Key takeaways for brands are:
Make improving consumers’ mental health a priority
For Gen Zers, improving one's mental health is the first step toward achieving meaning, purpose and human connection. Brands that aim to help young people move up Maslow’s hierarchy ladder should acknowledge that mental health is the gateway to doing so.
Your brand doesn’t have to provide therapy sessions to achieve an increased focus on mental health. It can look like partnerships with services such as Headspace or Calm if it’s complementary to your brand. Or it could be doubling down on inclusivity and promoting body positivity, or simply adopting a more positive and uplifting tone. Brands that help Gen Z feel good about themselves and more confident about their lives will have a leg up on those that don’t.
Develop a strong music strategy
Music helps Gen Zers improve their health. Brands (health & wellness and beyond) should be thinking about their music strategy as a way to drive relevance with Gen Z.
Whether it’s investing beyond a stock track to accompany a new spot or simply publishing a brand playlist on Spotify, music can help communicate what the brand stands for while building relevant connections with Gen Zers.
Brands that historically have made music a priority facet of their brand include American Express and Pepsi. Understanding their approach can help you start to craft a music strategy for your brand.
Connect through brand value-driven content
Content provides shared experiences through which Gen Z builds community and social connections. One respondent described this by saying, “When I read articles, I feel connected with the writers. And when I actually watch movies and TV shows, I feel connected with the actors/actresses and the other viewers.”
Additionally, Gen Zers are using content (including brand content) to determine what’s right or wrong. In order to become part of the self-exploration and moral setting process, brands should use storytelling to communicate shared values.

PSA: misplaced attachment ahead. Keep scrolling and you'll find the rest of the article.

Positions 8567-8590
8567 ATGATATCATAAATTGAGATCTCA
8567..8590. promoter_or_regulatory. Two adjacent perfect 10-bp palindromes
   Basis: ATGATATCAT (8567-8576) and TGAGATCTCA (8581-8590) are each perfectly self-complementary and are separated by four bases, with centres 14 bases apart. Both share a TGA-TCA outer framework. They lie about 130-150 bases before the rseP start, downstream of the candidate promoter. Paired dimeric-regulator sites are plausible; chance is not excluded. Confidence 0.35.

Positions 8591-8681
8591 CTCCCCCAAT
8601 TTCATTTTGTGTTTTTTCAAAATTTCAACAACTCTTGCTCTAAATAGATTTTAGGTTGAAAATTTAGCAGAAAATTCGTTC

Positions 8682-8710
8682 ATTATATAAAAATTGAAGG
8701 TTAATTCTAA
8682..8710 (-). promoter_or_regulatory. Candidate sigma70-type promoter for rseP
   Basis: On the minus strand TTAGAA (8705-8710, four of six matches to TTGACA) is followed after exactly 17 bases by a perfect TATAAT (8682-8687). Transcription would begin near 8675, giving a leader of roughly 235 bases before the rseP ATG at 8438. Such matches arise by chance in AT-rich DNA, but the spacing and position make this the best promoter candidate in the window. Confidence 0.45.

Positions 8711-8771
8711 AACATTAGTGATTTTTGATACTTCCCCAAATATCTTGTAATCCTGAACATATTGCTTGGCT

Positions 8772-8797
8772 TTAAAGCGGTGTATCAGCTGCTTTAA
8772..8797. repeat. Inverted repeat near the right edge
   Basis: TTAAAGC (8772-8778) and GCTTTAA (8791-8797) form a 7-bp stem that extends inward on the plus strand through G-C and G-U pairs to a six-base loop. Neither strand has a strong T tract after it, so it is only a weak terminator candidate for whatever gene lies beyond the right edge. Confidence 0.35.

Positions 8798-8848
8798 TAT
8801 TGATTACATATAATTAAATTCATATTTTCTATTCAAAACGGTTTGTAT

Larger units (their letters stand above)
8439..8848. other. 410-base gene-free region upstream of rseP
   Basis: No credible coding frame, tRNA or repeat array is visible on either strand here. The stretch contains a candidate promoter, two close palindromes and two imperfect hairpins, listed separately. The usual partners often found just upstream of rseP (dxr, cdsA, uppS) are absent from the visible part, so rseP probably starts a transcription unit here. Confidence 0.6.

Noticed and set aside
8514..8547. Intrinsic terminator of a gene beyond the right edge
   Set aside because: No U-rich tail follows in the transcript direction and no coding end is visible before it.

To build relevant connections with Gen Z, brands should develop lifestyle content based on their brand values, as opposed to just products. This approach will provide a way for consumers to connect with the brand as well as connect with each other over a shared branded content experience.
Help them help others—with more than just money
Gen Zers want to help others, but they’re thinking beyond just monetary help. They see help as being there for others with their time, availability and advice. Gen Z respondents viewed helping others as “uplifting others on social media like Facebook or Instagram,” and “[using] Discord to talk with multiple online friends about the common woes of everyday life and helped them get out of ruts.”
For brands to live into the attribute of helping others, their give-back efforts should center around community and connection as much as they do giving.
Enable community and connection
Brands that provide spaces and places to connect with existing friends and family as well as meet new people will find success in building relevance with Gen Z. One respondent captures this sentiment well, saying, “I feel most connected to my community at concerts [and] outdoor performances … you can log into the Nike run club app and feel like you're a part of a global running community. [On] Spotify, I feel super connected to my friends when I get to see what music they're listening to.”
Community and social connection aren’t just an attribute of religion, but also a central part of life. Brands that create spaces and places, both digital and physical will build relevance and preference with Gen Z over time.